GOLDEN DAYS WINNERS

Ozzy Maldonado won a brand new hot tub from Discount Pools and Spas & Cindy Liepold won the Desert Road Trip to Indio, CA to see the Desert Trip concert – from the station making more winners every day – right here in Southern New Mexico!

Swap or Stop?

Fun, easy questions.  Great prizes!

RULES & INFO
Las Cruces
60°
84°
Sat
85°
Sun
83°
Mon
Weather from Yahoo!

ON-AIR NOW

NOW PLAYING

101 GOLD STAFF

MUSIC NEWS

Documentary About Influential Rock Manager Danny Fields Available Today at iTunes, On Demand & More

Courtesy of Magnolia PicturesDanny Says, the recent documentary about influential rock publicist, manager and journalist Danny Fields, will be released today via iTunes, Amazon Video and on-demand services, and also will open in select theaters in a number of major U.S. cities. The film chronicles Fields’ eventful life and the role he played in helping introduce the world to such artists as The Stooges, The MC5 and The Ramones.

The movie features interviews with Alice Cooper, Iggy Pop, the late Tommy Ramone, Judy Collins, MC5 guitarist Wayne Kramer and Elektra Records founder Jac Holzman, who all share colorful anecdotes about Fields.

After dropping out of Harvard Law School, Fields began hanging out at Andy Warhol‘s famous New York City art studio The Factory, befriending such music artists as Lou Reed and Nico. He later became director of publicity for Elektra, working with such acts as The Doors, The Stooges, The MC5 and Collins.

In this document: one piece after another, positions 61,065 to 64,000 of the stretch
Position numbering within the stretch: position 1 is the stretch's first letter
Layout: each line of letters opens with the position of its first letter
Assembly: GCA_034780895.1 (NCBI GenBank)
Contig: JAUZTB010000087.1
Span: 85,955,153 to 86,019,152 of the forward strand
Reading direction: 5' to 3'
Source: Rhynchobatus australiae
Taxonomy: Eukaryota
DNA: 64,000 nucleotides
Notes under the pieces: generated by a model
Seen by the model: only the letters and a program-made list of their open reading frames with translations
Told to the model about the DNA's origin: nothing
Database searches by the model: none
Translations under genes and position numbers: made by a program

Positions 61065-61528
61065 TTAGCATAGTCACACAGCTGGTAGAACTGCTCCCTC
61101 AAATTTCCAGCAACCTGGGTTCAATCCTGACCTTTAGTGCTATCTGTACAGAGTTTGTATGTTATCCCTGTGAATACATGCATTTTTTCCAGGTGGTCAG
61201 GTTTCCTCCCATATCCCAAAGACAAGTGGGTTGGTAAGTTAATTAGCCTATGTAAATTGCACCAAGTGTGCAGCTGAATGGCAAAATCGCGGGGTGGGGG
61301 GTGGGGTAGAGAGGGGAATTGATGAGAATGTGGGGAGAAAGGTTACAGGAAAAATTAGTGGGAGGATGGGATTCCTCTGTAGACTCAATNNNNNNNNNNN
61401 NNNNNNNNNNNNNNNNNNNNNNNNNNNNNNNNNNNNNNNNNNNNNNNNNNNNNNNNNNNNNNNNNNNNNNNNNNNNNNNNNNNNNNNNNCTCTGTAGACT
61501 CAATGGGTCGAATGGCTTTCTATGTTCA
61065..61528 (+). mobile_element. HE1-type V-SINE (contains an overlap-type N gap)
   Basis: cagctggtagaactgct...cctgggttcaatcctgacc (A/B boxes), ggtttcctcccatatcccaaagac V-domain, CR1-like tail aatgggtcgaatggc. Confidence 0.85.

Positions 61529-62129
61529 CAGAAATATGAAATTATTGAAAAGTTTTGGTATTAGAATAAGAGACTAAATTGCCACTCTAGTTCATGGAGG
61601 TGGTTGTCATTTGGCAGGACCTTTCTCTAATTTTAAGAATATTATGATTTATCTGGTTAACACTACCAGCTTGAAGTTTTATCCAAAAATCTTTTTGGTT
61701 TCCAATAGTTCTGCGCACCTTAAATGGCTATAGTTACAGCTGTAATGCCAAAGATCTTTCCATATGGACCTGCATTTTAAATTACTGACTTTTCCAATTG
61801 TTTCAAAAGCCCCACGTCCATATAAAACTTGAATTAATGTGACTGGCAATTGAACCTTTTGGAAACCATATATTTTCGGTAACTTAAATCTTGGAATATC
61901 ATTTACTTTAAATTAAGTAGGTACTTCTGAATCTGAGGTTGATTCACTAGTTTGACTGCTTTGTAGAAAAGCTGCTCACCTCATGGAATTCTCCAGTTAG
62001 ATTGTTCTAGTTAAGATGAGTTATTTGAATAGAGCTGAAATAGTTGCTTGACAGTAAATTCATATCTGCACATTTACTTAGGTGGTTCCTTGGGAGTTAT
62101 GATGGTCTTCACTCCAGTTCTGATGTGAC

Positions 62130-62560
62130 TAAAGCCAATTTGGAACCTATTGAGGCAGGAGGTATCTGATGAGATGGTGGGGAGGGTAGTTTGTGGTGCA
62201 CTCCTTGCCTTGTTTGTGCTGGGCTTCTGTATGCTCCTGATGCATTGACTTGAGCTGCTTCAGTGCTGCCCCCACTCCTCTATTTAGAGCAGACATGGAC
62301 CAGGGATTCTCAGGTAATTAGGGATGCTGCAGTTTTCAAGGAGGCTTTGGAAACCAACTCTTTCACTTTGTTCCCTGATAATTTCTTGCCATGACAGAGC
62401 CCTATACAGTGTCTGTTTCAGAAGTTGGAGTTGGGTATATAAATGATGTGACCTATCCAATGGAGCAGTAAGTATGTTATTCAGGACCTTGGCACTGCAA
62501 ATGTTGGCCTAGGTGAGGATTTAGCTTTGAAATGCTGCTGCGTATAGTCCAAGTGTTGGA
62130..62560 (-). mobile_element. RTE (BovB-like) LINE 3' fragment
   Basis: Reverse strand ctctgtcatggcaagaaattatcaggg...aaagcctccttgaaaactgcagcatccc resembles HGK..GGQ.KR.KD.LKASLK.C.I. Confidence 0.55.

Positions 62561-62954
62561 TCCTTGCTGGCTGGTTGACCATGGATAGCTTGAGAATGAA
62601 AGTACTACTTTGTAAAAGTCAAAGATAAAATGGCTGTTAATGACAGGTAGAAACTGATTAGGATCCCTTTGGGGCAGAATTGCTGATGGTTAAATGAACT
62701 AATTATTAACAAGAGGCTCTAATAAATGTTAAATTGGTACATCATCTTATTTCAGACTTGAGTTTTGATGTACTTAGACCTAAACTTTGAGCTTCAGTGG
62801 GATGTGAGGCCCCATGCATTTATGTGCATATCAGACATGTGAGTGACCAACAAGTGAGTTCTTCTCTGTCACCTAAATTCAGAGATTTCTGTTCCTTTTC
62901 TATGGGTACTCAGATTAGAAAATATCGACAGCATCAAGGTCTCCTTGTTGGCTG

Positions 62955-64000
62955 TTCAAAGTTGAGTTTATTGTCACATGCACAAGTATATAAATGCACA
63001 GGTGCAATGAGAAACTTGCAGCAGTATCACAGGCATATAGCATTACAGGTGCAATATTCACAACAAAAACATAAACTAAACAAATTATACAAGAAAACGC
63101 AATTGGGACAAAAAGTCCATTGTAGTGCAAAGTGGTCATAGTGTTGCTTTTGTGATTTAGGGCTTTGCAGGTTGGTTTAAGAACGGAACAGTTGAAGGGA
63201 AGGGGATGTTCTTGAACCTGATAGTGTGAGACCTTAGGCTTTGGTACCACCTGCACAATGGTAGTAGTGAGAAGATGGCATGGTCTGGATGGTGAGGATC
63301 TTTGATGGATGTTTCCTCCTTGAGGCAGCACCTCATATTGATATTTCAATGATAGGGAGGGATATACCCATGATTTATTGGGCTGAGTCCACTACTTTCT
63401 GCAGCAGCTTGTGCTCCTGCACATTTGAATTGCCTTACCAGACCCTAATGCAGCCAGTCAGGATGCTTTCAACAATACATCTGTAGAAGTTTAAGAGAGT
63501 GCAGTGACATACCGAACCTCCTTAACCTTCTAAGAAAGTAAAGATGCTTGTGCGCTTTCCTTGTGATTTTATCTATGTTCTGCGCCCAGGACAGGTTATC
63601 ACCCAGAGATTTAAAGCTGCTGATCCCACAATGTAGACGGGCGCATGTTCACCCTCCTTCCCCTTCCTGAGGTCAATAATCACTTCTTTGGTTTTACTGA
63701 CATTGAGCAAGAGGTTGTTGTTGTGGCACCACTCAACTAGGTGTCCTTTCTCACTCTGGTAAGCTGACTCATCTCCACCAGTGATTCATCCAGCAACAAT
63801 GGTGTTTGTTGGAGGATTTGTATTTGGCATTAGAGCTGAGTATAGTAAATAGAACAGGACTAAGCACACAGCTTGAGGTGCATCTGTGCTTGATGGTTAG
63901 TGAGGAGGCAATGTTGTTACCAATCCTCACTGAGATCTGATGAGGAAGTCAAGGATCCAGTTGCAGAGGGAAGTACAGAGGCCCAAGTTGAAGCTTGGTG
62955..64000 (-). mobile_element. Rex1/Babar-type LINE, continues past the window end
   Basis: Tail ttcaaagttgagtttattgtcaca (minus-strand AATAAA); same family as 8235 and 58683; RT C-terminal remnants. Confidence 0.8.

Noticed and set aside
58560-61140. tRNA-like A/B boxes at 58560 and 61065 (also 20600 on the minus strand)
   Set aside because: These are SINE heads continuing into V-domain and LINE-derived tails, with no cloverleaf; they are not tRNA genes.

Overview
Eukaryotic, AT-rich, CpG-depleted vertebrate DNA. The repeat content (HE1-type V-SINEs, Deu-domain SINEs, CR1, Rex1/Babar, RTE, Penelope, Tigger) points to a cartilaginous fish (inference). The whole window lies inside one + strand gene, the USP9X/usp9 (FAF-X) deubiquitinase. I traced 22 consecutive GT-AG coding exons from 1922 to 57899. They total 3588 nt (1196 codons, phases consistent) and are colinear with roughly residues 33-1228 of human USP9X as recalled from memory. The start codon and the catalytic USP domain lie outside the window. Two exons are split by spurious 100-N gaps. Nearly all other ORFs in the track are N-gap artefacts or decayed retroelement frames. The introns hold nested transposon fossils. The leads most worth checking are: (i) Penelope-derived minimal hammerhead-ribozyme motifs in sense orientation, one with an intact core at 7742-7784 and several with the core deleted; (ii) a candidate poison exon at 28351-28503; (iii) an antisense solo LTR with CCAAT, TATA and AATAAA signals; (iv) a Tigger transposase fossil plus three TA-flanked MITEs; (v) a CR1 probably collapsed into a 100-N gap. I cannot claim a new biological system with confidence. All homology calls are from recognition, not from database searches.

Fields later went on to manage The Ramones, who immortalized him in their 1979 song “Danny Says.” In trailer for the film, Fields recalls how he first reacted to seeing the punk pioneers perform. “The Ramones knocked me over like an atomic wind,” he says. “I just said right away, ‘I want to be your manager.'”

Check out the trailer and find out where upcoming screenings of the film will take place at MagPictures.com/DannySays.

Copyright © 2016, ABC Radio. All rights reserved.

Meat Loaf Says His “Hypnotic” New Album, “Braver than We Are,” Is a Tribute to Collaborator Jim Steinman

429 RecordsFor his latest album, Braver than We Are, Meat Loaf reunited with Jim Steinman, who wrote all the songs on his classic Bat Out of Hell records. The new release, which debuted this week at #11 on the Billboard Top Album Sales chart, features 10 songs composed by Steinman throughout his long career, including some of the first tunes he ever wrote.

Meat Loaf tells ABC Radio that he thinks Braver than We Are is “hypnotic,” and considers it a tribute to his longtime collaborator. He explains that in putting it together, he pored through 35 or 40 Steinman compositions and “picked the ones that I’d always wanted to do.”

The singer says he felt like he was picking up where he left off with Steinman, who last collaborated with him on 2006’s Bat Out of Hell III.

“[It’s like] we never left,” Meat Loaf maintains. “We’re completely opposite [personalities], but when it becomes artistic we’re like one.”

Braver than We Are is filled with lengthy, theatrical songs showcasing such musical genres as rock, pop, gospel, classical and opera. Meat Loaf tells ABC Radio that he’d initially wanted the album to run together as one long piece, “like a Mozart record.”

Two songs on the album, “Skull of Our Country” and “Souvenirs,” feature lyrics and melodies that also appear in two of Steinman’s best-known compositions — Bonnie Tyler‘s chart-topping “Total Eclipse of the Heart” and Meat Loaf’s “Two Out of Three Ain’t Bad.” Meat Loaf reveals that “Skull” and “Souvenirs” actually were written early in Steinman’s career and that he repurposed parts of those tunes while creating the hit songs.